The WAN: Then and Now
The Wide Area Network (WAN) has been at the foundation of enterprise networks for decades: responsible for connecting people, applications and data across a large number of locations. Traditionally, the WAN was relatively static and a “set it and forget it” configuration methodology was acceptable and effective. Management tools were simple and straightforward, yet limited. As an example, while studying for my Routing and Switching CCIE lab exam 15 years ago, I had to become proficient in command line interface, node-by-node configuration and WAN troubleshooting. In order to ensure timely completion of the exam, the use of notepad (scripts) and CLI shortcuts was imperative.
15 years later, many of us still manage our WAN’s in the same way: using text files, simple automation tools and scripting engines on a node-by-node basis. While this is reasonably effective on a small-scale network, similar to Metcalfe’s Law, the complexity of the network is equal to the number of nodes on the network, squared.
Today, application, cloud, security and other imperatives require the WAN to be dynamic and flexible to meet business needs. The agility and frequency of change the WAN requires is increasing exponentially. In addition, the price/performance of broadband relative to private lines (MPLS/Frame Relay) and the availability of cellular (3G/4G/LTE) has encouraged the adoption of hybrid architectures reducing cost, but increasing complexity. The business is asking IT to do more with less, leverage existing hardware to contain costs, support past and future applications, and be more agile. In order to keep up with these transitions and business requirements, the enterprise needs better tools.
Tools, Tools and More Tools
Many tools already exist to configure the WAN today. Most are one dimensional and work well for specific tasks, but do not allow for extensibility beyond their narrow scope. Note that I’m specifically focused on tools that configure, automate and set policy for the WAN. This is outside the realm of monitoring and visibility, as there are many tools that do this well in customers’ networks today. What will be important is the comingling and integration of these applications.
WAN Configuration Approaches:
- Scripting and automation tools help bring scale to WAN configurations. However, these tools lack intelligence and network awareness of the nodes. Once the information is sent from the automation tool, the success or failure of automation is unknown, resulting in network and node blind spots.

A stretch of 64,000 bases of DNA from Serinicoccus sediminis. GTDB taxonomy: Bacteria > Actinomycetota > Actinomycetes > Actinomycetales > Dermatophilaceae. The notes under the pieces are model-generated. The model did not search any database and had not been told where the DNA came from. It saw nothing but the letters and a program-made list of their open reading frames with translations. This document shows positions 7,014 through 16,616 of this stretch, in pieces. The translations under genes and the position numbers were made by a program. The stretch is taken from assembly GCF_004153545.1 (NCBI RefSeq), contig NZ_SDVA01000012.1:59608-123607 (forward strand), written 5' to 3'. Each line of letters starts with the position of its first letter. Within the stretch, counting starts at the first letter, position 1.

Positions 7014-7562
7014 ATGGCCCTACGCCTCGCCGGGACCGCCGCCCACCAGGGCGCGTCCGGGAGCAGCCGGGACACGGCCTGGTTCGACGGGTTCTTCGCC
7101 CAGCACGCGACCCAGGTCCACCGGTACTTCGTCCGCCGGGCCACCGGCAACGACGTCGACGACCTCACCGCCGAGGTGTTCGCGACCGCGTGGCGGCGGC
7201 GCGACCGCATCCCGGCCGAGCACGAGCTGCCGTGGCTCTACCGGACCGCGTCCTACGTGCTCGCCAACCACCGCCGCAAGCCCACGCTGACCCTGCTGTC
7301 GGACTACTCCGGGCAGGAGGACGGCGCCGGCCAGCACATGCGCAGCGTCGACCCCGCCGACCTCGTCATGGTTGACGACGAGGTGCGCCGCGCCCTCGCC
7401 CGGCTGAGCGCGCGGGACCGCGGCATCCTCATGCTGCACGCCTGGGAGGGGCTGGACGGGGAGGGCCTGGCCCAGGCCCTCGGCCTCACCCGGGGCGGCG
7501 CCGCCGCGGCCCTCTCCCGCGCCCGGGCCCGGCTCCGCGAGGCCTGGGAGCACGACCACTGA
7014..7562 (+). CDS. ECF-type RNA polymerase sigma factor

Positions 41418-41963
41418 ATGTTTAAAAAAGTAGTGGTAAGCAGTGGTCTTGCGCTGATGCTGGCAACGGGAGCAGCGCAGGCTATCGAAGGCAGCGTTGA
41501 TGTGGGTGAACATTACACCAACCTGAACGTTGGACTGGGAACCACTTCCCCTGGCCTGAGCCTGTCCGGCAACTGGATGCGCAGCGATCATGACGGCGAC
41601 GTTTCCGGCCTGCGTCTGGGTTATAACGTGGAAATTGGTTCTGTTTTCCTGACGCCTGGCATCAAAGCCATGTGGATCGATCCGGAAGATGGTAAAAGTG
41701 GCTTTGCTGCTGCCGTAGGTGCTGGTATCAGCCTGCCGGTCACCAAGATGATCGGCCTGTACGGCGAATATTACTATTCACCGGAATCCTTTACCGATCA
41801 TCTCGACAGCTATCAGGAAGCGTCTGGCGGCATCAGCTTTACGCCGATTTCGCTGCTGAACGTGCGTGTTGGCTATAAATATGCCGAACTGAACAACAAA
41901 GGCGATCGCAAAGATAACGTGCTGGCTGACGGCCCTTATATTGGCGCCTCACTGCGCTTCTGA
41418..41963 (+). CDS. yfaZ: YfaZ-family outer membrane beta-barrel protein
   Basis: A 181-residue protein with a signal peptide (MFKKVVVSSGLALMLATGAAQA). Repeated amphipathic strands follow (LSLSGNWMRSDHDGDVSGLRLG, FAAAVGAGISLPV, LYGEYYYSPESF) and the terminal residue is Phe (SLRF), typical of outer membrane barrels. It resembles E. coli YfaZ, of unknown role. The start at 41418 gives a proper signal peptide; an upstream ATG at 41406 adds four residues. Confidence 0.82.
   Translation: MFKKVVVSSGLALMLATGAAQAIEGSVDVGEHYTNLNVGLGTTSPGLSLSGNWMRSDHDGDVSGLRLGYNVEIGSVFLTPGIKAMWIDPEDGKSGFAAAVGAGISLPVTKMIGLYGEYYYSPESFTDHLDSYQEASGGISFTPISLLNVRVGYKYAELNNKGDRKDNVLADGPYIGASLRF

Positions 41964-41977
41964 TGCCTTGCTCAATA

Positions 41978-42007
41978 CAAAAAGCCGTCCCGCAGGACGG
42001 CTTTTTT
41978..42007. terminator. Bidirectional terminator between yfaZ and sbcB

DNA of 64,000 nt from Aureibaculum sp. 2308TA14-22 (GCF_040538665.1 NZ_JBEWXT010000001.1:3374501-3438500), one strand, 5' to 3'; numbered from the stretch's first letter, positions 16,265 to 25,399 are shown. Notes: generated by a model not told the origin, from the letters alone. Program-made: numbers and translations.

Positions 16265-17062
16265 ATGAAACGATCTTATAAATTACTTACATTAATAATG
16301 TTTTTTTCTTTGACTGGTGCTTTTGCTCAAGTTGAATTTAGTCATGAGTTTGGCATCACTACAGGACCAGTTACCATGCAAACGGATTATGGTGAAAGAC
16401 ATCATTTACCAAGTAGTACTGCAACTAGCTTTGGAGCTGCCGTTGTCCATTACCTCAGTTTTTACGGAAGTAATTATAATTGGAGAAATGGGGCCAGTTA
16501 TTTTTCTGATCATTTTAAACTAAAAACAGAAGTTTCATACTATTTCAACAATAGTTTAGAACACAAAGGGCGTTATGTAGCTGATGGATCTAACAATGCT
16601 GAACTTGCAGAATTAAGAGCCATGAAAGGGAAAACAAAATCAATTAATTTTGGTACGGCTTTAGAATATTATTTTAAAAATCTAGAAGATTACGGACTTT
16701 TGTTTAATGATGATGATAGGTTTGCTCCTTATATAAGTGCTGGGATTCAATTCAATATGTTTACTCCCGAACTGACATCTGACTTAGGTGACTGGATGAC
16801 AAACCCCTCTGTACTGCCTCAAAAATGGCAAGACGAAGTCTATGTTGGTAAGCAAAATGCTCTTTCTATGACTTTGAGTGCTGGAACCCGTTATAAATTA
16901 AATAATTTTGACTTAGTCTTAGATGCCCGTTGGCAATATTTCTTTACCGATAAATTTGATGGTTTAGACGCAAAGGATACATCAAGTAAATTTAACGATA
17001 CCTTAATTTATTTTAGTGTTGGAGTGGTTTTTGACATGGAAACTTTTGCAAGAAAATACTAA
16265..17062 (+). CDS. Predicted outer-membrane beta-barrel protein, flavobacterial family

- DevOps tools allow for automation and customization of the network. Generally, these tools are unnecessarily complicated for the average network engineer unfamiliar with software programming, resulting in more complexity and time consuming troubleshooting.
- GUI management tools are relatively easy to use, but do not meet customization and corner cases of most network environments. It’s critical to be able to customize and augment network architectures for specific corner cases of enterprise networks.
- Network overlays require third party hardware and software, and are added to the existing network. This masks the problems of the underlying infrastructure, doesn’t allow for systemic troubleshooting and brings an additional management domain to the network.
The end result is a proliferation of tools and solutions used by network engineers to solve the WAN complexity problem. All of these WAN management tools fail to meet the criteria of simplicity, customization and evolution of the network. How we control and service the WAN must change. We do not need more tools; we need an efficient, effective solution.
Gluware 2.0: One Platform, One Solution
I have previously blogged about the benefits and requirements of a Software Defined WAN and how Glue Networks is making the SD WAN a reality. Today, Glue Networks is introducing the next iteration of our SD WAN solution. Glue Network’s platform, Gluware 2.0, is comprised of Gluware Control and Gluware Lab. A software only, cloud-based SD WAN solution, Gluware 2.0 enables simple and robust life cycle management and provisioning of WANs. With Gluware Control, businesses deploy and manage their WAN through an intuitive graphical user interface using pre-built, best practice features and architectures. Control was built with network awareness in mind, so you know the exact state and configuration of each node. Gluware Lab provides broad solution customization possibilities, allowing new levels of network modeling and abstraction that can be deployed quickly, securely and predictably across a WAN. This allows for business innovation and agility never imagined. Combine this with the ability to integrate with existing monitoring tools, and Gluware 2.0 solves the decades old tool dilemma for enterprises, service providers and Value Added Resellers.
The end result is a platform that boosts WAN agility, simplifies WAN complexity and enables network evolution with current and future hardware, at scale. The combination of customization and simplicity at scale is a game changer. At last, there is one platform to manage deployment and lifecycle services of the WAN, designed by network engineers for network engineers.
More information on Glue Networks and how we can help with your SD WAN and orchestration needs can be found below:
- Solutions: http://www.gluenetworks.com/solutions
- Gluware 2.0 Press Release: http://www.gluenetworks.com/press-release
- Gluware 2.0 White Paper: Glue Networks 2.0 White Paper PDF
Nate Chessin is the Vice President of Sales and Business Development for Glue Networks. Prior to joining Glue Networks, Nate was a 14-year veteran of Cisco Systems, working in various engineering and senior leadership roles. He is also a 10+ year CCIE #12034 and holds a Bachelors Degree in Computer Science from Pomona College.